illions of workers who never dreamt they would work from home were thrown into the fray as a result of lockdown orders that seemingly came out of the blue. It would be hard to list all the changes the pandemic has wrought and harder still to predict which ones will last. One of the most obvious has been the Work From Home phenomenon. The rapid nature of this vast shift has left many companies and employees scrambling with how to deal with it.
One of the interesting guessing games is what percentage of people will not want to return to your office when the eventual green light comes. Some people will simply not feel comfortable returning to the office for the rest of 2020 due to safety concerns. Others will desire to continue to WFH because its better than the old way - more solitude, comfort, and flexibility. In any event, it is clear that a paradigm shift has occurred.
For employers, there are lots of issues to grapple with - communication, culture, teamwork, productivity and so on. It’s interesting that when we were all forced to deal with those issues, we made it work for each of us and it was not nearly as difficult to do as we imagined given the advances in technology. In fact, many don’t want to live without Zoom/Teams once we get on the other side of the pandemic.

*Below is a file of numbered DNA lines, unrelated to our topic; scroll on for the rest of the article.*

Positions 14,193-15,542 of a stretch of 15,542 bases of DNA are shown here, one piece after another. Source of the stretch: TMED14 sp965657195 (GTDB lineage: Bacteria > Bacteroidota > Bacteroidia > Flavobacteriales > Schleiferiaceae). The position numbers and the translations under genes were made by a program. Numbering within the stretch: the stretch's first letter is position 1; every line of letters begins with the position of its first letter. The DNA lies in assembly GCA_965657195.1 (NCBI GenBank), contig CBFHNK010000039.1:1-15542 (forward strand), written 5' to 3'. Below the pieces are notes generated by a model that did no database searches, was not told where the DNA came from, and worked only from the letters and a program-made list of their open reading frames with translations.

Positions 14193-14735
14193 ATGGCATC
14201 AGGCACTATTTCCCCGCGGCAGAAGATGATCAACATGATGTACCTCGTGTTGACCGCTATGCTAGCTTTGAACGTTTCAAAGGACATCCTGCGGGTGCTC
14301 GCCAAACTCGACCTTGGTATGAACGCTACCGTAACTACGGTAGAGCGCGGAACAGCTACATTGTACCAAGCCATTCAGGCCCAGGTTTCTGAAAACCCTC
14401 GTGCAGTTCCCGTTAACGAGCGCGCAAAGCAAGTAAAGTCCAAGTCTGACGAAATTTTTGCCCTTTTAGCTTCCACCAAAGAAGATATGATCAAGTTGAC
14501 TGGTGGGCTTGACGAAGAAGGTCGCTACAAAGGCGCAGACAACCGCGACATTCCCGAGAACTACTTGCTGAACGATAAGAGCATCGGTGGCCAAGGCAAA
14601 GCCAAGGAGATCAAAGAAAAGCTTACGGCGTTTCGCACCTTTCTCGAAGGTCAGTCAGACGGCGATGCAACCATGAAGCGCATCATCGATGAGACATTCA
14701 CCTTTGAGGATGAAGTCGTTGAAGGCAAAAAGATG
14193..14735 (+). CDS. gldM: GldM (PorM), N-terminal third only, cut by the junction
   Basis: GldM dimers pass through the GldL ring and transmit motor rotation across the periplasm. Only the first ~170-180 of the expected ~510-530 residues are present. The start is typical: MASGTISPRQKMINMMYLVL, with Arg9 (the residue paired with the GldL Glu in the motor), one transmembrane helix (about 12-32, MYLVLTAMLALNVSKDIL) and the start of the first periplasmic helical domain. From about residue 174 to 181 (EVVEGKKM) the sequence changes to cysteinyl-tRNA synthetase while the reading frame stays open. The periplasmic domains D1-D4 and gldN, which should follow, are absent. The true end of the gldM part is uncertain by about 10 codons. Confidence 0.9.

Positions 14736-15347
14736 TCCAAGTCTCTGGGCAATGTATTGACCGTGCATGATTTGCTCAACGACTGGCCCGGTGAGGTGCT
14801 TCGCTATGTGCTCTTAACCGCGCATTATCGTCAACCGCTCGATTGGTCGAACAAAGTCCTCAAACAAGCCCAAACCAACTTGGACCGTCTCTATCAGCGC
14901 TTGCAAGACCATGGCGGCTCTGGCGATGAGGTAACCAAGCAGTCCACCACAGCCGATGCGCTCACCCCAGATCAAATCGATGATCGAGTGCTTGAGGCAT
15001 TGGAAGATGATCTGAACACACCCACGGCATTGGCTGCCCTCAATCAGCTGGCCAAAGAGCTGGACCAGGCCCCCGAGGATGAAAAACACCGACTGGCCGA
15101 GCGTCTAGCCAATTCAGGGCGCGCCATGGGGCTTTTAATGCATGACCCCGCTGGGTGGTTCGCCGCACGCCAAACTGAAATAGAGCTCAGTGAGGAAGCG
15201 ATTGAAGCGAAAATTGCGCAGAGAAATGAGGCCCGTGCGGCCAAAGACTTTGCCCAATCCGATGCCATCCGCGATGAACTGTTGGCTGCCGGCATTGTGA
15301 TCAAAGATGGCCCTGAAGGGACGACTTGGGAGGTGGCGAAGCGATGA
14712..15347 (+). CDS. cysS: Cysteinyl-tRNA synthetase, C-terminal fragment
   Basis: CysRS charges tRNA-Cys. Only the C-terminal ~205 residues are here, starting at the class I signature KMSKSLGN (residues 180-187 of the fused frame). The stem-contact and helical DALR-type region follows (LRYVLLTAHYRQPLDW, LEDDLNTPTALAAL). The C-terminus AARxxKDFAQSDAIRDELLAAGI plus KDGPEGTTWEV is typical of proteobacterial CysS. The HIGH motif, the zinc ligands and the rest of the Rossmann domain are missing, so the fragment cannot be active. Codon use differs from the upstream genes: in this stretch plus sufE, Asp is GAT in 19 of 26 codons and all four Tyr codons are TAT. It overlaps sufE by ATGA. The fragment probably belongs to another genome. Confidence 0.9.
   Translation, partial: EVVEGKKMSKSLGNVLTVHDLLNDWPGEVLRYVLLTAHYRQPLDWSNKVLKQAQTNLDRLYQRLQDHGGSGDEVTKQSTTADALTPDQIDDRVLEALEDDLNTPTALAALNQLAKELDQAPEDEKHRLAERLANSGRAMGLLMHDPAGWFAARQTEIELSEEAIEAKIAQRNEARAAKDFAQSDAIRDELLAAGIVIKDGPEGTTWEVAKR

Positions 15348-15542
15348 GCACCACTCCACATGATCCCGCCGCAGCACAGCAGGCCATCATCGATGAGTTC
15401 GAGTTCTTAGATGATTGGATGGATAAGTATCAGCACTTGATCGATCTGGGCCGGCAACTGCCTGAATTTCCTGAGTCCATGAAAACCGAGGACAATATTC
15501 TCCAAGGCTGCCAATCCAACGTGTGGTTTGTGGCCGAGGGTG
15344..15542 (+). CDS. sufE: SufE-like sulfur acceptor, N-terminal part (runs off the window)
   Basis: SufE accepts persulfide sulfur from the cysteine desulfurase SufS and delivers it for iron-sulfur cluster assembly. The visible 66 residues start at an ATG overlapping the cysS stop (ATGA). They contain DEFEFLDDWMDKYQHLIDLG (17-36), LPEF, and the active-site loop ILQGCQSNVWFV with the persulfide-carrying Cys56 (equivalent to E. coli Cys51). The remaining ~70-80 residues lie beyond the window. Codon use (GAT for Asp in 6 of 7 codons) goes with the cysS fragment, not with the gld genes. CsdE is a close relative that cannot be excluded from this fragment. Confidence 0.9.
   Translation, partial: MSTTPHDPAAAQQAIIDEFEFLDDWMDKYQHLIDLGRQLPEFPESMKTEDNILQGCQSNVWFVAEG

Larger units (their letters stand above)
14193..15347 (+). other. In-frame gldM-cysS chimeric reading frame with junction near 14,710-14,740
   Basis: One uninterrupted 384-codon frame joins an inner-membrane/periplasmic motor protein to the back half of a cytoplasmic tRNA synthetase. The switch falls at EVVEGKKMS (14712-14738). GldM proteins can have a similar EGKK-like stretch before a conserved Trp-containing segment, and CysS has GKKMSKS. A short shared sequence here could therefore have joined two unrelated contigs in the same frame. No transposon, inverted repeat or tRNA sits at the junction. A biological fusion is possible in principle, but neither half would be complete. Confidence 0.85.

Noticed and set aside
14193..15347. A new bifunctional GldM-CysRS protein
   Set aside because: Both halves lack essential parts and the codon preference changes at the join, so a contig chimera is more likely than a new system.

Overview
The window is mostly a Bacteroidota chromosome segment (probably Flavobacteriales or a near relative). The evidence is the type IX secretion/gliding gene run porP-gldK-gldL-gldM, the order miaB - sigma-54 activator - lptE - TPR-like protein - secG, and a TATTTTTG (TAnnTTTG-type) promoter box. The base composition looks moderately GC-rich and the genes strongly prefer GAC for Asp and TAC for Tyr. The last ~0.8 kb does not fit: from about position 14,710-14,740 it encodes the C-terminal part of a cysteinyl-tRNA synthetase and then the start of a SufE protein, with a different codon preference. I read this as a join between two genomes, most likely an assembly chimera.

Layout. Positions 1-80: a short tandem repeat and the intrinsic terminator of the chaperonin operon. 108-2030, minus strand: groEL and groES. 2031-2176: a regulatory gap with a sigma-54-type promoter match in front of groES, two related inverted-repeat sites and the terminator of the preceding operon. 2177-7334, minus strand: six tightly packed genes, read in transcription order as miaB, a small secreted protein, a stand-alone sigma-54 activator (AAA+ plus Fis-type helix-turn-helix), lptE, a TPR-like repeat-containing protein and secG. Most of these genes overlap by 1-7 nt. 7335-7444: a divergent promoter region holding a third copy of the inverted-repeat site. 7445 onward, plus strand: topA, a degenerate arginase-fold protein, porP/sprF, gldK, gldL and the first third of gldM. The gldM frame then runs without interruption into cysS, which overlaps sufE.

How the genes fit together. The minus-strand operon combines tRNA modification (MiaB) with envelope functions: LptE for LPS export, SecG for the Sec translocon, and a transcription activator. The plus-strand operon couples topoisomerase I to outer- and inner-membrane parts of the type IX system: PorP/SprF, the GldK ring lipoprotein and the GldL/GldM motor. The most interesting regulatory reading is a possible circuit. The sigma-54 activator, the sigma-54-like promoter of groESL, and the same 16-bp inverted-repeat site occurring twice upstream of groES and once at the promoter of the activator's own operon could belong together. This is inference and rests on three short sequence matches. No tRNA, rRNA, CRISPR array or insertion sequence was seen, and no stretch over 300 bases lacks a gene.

With this realization comes a big question - is the employer responsible for providing WFH tools? Consider:
- No one is expected to buy their own computer and software, but what about buying their home work chair and desk?
- Are employers responsible if a worker develops repetitive strain injury due to unideal home office circumstances (ie. The card table and dining chair)?
- Do corporate standards extend to the home for employees at businesses
who allow WFH?
If the answer to any of these questions is yes, it requires a bold new process for procurement, office design, and quality control. Leveraging a company’s larger buying power and industry savvy has never been more complex or important for a company in order to ensure employees are positioned for success.
For employees, many WFH concerns – FOMO, reduced collaboration, or inhibited career advancement – have already been answered. These legitimate concerns now seem antiquated based on this months-long experiment. Talented WFH employees are seeing their services in demand and managers are now seeing how productive people can be outside the office.